It’s inevitable that at some point, you’re going to have to raise the monthly rent on your rental property. Determining how much you raise your monthly rates and informing your tenants of the increase will need to be done delicately. It will also take some due diligence on your part.
When to Raise the Rent
Timing is everything. First and foremost, as a landlord, you are legally allowed to increase your asking price for rent in between leases, but you must provide proper, legal notice to tenants before a new rental rate takes effect.
You cannot legally increase rent in the middle of a lease term. However, there is an exception to this rule if your contract with the tenant specifically states that you can do so. Your contract must also state when and how much it could increase explicitly.
There are many legitimate reasons for landlords to raise the rent, including:
- To defray tax increases
- To increase their profits
- To match market rates
- To pay for property improvements
- To gain a bigger profit
Remember: You cannot legally change the rent in the middle of a lease unless it’s stated within your contract that you can do so.
How Much is Enough?
It’s not easy to decide how much of an increase in rent is justified. Landlords must strike a balance between finding and keeping good tenants, wanting the highest payments possible, and maintaining a price point that’s attractive to tenants.
Consider the state of the current economy. In a competitive rental market, renters have a wide variety of properties that they can choose from, so the price you set must attract as many renters as possible to your property.
You will also need to consider how much people are paying for rent at nearby properties in order to keep the rent appropriate for qualified residents. You don’t ever want to require far more or far less than comparable rental properties in the area or you could have trouble attracting a high-quality tenant.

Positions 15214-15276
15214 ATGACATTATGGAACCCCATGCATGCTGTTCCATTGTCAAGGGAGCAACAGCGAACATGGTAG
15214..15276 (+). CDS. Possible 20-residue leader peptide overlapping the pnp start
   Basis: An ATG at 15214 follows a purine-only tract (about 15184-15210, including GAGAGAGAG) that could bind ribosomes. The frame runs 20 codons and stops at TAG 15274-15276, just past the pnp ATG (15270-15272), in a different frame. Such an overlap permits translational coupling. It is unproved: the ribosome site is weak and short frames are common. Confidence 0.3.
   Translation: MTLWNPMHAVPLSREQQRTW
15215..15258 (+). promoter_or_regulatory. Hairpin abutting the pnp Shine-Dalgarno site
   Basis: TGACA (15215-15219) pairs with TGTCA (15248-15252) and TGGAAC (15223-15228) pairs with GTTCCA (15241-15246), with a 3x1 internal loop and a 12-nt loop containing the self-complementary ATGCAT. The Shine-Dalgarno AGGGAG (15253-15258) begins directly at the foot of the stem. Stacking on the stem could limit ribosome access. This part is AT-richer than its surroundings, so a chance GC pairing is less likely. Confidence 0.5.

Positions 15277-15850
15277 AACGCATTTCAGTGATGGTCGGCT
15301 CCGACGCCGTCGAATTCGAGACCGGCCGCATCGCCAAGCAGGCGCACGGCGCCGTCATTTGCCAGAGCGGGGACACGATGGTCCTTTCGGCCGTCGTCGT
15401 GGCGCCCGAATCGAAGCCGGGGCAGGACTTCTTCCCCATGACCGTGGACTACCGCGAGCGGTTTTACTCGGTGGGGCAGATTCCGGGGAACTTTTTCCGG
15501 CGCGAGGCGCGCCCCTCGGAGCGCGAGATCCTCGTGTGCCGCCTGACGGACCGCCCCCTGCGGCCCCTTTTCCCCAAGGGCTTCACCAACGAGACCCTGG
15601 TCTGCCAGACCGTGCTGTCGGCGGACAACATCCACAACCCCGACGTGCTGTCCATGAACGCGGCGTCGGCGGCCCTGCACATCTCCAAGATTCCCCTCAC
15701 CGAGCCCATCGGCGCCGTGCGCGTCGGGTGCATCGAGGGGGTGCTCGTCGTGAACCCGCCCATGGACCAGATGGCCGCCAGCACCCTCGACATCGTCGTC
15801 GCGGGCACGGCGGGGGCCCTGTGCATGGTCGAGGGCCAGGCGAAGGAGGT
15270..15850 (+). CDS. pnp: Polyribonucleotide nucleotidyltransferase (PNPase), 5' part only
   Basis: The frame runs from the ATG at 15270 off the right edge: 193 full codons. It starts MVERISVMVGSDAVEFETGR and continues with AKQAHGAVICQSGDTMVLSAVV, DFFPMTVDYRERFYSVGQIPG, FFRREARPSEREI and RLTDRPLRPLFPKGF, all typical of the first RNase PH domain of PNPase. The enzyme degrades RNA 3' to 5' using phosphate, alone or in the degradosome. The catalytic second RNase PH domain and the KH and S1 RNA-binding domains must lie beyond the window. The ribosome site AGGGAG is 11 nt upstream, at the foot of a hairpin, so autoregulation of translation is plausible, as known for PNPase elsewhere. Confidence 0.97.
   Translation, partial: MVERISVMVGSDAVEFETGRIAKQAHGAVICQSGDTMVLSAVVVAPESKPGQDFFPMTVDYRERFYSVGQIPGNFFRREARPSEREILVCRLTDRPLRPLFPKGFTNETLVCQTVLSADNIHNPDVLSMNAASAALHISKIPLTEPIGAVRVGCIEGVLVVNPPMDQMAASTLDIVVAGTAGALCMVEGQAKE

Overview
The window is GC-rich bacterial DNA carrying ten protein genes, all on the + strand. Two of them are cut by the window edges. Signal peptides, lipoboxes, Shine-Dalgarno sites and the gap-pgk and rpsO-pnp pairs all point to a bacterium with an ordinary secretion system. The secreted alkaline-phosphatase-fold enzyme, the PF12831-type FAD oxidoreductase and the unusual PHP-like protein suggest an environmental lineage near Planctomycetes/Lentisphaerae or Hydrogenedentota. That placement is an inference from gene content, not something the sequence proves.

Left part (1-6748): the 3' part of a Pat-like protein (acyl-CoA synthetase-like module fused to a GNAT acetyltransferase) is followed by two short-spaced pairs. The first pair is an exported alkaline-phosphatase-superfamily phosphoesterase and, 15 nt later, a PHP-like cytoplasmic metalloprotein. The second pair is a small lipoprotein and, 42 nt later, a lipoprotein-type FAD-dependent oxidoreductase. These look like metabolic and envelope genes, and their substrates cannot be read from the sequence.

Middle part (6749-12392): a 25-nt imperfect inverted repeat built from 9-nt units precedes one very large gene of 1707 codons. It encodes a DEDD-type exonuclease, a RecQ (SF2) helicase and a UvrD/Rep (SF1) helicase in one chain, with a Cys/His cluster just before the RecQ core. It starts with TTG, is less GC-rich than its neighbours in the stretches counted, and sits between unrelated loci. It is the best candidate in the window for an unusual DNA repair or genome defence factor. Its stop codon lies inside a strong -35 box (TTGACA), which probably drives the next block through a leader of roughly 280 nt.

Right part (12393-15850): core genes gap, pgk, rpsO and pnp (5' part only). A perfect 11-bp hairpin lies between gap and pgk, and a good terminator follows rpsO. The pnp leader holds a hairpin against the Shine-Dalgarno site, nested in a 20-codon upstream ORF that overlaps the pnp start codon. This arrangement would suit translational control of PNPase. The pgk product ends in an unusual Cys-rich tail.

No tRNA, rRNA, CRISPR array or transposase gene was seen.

Be aware that certain municipalities have rent stabilization or rent control laws that will limit your ability to increase rent prices above a specified amount. These are in place to prevent common local citizens from getting priced out of the market.
How to Inform Tenants You’re Raising the Rent
When you’re looking to raise the rent, your goal should be to inform tenants about the rent increase without having them leave.
Give Ample Notice in Writing
You are required by law to give tenants advanced notice of a rent increase in writing a certain number of days prior to the increase taking effect. That number of days will depend on the location of the rental, so make sure to check the relevant laws that are in place in your area.
Explain the Reason(s) for the Increase
Many misunderstandings occur because of a lack of effective communication. Don’t make the mistake of omitting the justification for the increase from your letter. A lack of understanding can create animosity and resentment, things you don’t want to have to deal with as a landlord.
Include Personal Feedback for the Tenant
Phrases like “You’ve been great tenants” and “I’d like you to stay” go a long way to cushion the blow of the news. Don’t go overboard or embellish, but be honest and sincere.
When tenants realize that you really have no choice, they tend to be more understanding and agreeable.
Consider Asking Tenants How Much to Raise the Rent
Although having good tenants who pay too little rent could cost you money, nothing is more costly than bad tenants. If you’ve had the same tenants in a property for a long time and you’d like to continue the arrangement, consider inviting their input into what would be reasonable for the increase.
You might be surprised at the answers. In your letter, be honest, give worthy feedback, explain the reasons why, and finish with, “Because you’ve been really good tenants, I’d like your help in determining what would be fair rent.”
While the need to raise the rent can lead to some tough conversations, it is something that every landlord should be prepared to address with their tenants.